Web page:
Bloomberg: Cannabis ‘Tax Stacking’ Harms Legal Sellers and Drives Up Prices

Two cases in Missouri—one that is headed to court in May—seek to stop some counties from “tax stacking” a cannabis tax on top of one already being charged for city sales. These cases create a situation where cannabis companies and their customers are forced to pay far more taxes than what legislators originally intended.

Unfortunately, governments in cannabis-legal states have pushed through taxes that are burdensome. And in some cases, it’s impossible to comply unless the business comes out of its pocket and pays significantly more tax than it collects from its customers.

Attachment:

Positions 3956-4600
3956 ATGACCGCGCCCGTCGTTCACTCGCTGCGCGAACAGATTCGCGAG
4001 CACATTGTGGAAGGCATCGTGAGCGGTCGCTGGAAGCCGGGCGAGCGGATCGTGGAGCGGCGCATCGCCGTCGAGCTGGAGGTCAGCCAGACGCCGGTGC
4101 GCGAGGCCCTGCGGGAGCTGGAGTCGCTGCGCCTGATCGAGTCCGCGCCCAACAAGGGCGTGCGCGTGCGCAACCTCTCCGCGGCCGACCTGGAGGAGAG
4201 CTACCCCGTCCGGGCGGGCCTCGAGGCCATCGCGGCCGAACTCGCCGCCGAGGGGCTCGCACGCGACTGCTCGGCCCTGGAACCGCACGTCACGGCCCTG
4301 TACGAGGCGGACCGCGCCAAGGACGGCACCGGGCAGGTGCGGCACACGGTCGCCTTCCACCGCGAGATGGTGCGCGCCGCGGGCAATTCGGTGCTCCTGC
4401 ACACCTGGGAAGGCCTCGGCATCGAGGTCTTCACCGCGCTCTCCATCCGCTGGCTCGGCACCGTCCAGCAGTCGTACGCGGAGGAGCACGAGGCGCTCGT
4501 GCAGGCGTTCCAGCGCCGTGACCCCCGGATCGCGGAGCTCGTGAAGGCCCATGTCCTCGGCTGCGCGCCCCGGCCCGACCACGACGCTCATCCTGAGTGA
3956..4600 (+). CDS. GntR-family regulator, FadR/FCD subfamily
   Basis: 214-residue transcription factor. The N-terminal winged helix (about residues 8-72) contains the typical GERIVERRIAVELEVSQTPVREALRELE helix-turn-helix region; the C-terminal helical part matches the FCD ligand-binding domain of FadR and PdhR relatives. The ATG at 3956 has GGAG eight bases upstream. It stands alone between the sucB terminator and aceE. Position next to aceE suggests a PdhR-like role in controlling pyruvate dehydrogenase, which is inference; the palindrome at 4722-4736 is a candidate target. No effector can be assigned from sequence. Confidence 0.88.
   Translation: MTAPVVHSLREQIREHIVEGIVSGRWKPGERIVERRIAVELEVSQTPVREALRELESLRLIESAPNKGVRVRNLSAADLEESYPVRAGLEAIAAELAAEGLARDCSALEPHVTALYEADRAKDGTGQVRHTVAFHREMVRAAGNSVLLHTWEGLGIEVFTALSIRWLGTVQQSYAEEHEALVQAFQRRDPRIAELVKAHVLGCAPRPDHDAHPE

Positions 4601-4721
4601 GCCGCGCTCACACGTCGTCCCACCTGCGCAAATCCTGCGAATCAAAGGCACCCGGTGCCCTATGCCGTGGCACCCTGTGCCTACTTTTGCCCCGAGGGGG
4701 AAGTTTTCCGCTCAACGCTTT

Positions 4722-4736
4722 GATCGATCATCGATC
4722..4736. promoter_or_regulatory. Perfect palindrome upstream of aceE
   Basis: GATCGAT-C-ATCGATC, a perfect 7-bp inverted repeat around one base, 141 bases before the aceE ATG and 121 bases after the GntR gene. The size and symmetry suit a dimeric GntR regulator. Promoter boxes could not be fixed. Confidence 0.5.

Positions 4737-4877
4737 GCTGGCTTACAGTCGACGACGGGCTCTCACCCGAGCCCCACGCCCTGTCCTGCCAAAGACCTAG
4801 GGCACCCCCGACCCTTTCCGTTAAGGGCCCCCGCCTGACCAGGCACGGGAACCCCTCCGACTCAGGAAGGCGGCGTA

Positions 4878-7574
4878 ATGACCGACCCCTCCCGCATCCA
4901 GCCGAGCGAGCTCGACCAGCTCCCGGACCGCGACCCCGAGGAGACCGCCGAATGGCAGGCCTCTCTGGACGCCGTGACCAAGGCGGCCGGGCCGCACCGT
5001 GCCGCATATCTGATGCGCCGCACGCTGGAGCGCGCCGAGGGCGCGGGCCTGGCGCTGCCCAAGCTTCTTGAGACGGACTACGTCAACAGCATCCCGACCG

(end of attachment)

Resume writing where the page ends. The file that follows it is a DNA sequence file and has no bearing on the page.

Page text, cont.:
These government tax grabs have forced legal cannabis businesses to raise their prices to pay for the inflated taxes, making them less competitive and driving consumers to the illicit marketplace. Tax stacking also has reduced the amount of state and local taxes collected.

Amendment 3

Missouri’s Amendment 3 legalized adult-use cannabis sales on Nov. 8, 2022, authorizing an adult-use cannabis tax of 6% with the option for local governments to enact an additional cannabis tax of 3%.

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